Tags: james blake | cop | settlement

James Blake, Cop to Try to Reach Settlement

Image: James Blake, Cop to Try to Reach Settlement
Former tennis player James Blake is tackled by Officer James Frascatore in front of the Grand Hyatt hotel in New York City. (Reuters/NYPD/Handout)

By    |   Friday, 09 Oct 2015 12:28 PM

Retired pro tennis payer James Blake will enter a "negotiation phase" with the New York City police officer who mistakenly tackled him outside of a hotel when attempting to take down a suspected identify thief.

"They now will move this into . . . a negotiated settlement between the officer and Mr. Blake. If that negotiation were not to occur, then it could move into a trial," Police Commissioner Bill Bratton told the New York Post on Thursday. "We will then review and make a final determination if discipline is warranted." 

On Wednesday, the city's Civilian Complaint Review Board determined that Officer James Frascatore used excessive force when he arrested Blake in September, The New York Times reported. 

The board recommended that Frascatore be given the toughest punishment, which could be suspension or dismissal, the Times said. An internal police department trial will be held, and Bratton has the ultimate say in how the case will be decided.

After the CCRB's finding, Pat Lynch, president of the Patrolmen's Benevolent Association, said Blake had received "special treatment" from the board, the New York Daily News said.

Lynch told the News that Frascatore arrested Blake in exactly the way he was trained to do, and after he realized his mistake, the two men shook hands and "everyone left."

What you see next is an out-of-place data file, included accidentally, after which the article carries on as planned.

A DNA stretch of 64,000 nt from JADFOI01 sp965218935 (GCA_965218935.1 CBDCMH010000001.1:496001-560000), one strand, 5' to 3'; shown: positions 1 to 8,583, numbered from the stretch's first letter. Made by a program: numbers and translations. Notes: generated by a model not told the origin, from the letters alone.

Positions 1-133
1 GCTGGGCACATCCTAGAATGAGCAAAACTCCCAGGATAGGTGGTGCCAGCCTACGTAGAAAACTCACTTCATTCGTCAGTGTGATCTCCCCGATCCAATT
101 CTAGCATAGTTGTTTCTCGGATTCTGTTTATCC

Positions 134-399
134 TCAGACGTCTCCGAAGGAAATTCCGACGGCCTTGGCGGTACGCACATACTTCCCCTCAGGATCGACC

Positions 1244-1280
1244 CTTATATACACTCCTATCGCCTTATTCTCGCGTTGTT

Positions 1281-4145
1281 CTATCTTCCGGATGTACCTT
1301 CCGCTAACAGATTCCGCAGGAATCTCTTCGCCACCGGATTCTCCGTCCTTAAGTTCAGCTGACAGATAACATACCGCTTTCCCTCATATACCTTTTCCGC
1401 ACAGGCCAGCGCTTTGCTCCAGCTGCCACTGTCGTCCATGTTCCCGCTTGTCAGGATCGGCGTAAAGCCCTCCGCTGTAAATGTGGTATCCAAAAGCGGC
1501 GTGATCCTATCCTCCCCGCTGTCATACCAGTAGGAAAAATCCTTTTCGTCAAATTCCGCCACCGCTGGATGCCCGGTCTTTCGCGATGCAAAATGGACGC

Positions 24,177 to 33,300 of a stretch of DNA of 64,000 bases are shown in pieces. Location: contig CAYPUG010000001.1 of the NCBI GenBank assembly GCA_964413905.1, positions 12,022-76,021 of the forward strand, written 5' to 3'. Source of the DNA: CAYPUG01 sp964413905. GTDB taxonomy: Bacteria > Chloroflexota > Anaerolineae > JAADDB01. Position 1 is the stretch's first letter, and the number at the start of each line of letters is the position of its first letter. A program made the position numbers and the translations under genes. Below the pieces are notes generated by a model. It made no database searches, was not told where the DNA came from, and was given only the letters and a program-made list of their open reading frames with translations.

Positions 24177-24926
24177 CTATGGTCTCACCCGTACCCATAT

“That’s always the danger, because you are a person of notoriety, you get special treatment and it moves faster and everyone knows about it,” Lynch told the News. “Do the investigation without fear or favor. Whoever the complainant is, it’s the CCRB's job to do a thorough and correct investigation, not to get a result to get a headline.”

Stephen Worth, a union lawyer representing Frascatore, told the Times the “so-called substantiation is in no way a finding of any wrongdoing by any competent authority.” He added, "This is a simple case of a good-faith misidentification which has been wildly blown out of proportion."

Blake's lawyer told the News the retired tennis star would like to see Frascatore fired.


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Retired pro tennis payer James Blake will enter a "negotiation phase" with the New York City police officer who mistakenly tackled him outside of a hotel when attempting to take down a suspected identify thief.
james blake, cop, settlement
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2015-28-09
Friday, 09 Oct 2015 12:28 PM
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